In the final movements of Lengua de Fuego, the knife grip is changed from reverse grip back to saber grip. This switch , executed hidden from the opponent, restores the weapon’s lost reach while it was held in the reverse grip. This last thrust is executed in an extended Makata (Poet) pose. A pull and cut motion brings the weapon back to its Maharlika starting position.
The breakdown of Lengua de Fuego, or for that matter, any of the forms in the Bakbakan Kali Ilustrisimo curriculum, into manageable and practical drills has long been a signature training method of Bakbakan. The timeless training concepts of Dr. Guillermo Lengson has been and always will be the foundation of the training structure of this elite organization. The blending of the tested, effective and efficient training methods of Dr. Lengson with the awesome repertoire of weapons techniques, concepts and strategies of Grand Master Antonio Ilustrisimo has given Bakbakan its international reputation for weapons expertise.
The technique of Saksak-Hatak (thrust and cut) and its variations best exemplify the concept and principle of Tagis-Talim. Tulisan trains the practitioner in using the knife optimally and effectively. A parry against a thrust is immediately penalized with a simple twist or repositioning of the blade to deliver a reciprocal slash.
Hawak-Baligtad (reverse grip), also known as Pakal or Susi, is also introduced in Lengua de Fuego. Despite its limited range and diminished versatility, the reverse grip is a deceptive form of weapon handling and can be used to great advantage during combat with Lipat-Palit (transfer and change) strategy. Applied covertly, the opponent’s parry against an anticipated thrust can result in a debilitating cut as the intercepting hand encounters the weapon’s turned-out blade instead of the expected wrist and forearm.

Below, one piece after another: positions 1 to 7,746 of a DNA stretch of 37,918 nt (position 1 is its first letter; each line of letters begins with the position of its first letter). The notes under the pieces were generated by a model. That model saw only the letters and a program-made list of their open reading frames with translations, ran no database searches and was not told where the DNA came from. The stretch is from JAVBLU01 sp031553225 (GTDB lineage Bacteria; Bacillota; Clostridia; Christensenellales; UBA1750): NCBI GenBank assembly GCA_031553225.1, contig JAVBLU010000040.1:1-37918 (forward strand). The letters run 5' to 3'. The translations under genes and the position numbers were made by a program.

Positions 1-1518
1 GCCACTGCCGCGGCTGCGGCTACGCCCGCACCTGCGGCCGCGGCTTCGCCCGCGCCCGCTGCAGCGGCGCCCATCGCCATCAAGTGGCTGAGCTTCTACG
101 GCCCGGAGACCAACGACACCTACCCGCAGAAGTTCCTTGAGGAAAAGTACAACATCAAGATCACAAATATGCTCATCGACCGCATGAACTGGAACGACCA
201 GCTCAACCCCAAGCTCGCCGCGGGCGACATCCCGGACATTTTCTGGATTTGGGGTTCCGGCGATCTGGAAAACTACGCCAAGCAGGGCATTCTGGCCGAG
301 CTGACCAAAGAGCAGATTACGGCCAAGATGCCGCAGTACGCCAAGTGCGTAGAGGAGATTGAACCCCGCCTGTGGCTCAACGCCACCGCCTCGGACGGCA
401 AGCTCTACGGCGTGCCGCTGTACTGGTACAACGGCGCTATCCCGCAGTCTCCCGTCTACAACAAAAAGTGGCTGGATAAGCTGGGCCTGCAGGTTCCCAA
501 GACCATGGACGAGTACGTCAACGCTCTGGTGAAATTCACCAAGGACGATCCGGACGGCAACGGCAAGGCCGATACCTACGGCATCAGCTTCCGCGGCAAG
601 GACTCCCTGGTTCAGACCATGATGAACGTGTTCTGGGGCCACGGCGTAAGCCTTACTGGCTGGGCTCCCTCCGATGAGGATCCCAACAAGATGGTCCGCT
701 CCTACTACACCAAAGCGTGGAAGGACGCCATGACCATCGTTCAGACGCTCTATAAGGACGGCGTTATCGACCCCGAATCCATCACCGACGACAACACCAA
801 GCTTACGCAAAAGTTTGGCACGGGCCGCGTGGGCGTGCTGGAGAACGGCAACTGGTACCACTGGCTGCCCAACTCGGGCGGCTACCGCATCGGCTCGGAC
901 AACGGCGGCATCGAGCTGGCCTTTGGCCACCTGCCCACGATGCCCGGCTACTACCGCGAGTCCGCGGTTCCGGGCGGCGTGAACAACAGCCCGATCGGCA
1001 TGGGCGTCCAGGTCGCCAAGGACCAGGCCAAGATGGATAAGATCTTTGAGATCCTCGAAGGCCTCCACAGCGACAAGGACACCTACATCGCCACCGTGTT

The optimum range for Hawak-Baligtad is in close quarters combat where proximal body contact and veiled shifting thoroughly utilizes the weapon’s lethal potential. Cuts and slashes can be delivered without any pronounced movement or chambering. The weakness of frontal thrusts in the reverse grip is a minor loss and sacrifice compared to the multitude of subtle and covert slashes that can be delivered from a broad range of angles. Tulisan practitioners refrain from delivering overhead and back thrusts in reverse grip as the risks outweigh the advantage of using such techniques.
The development and evolution of the knife fighting art of Tulisan owes much to the constant refinement and testing of its techniques. This is achieved through regular sparring and constant emphasis on the reality of the knife. Once the practitioner becomes skilled in the use of the weapon, the techniques of Kisap-Mata (blink of an eye) are introduced. In this phase, the Tulisan practitioner, now fully aware of the potential as well as the limitation of the knife, is required to fight and defend without a weapon against a skilled and armed training partner. It is at this point that true knife fighting and the dawning of a blade master begins.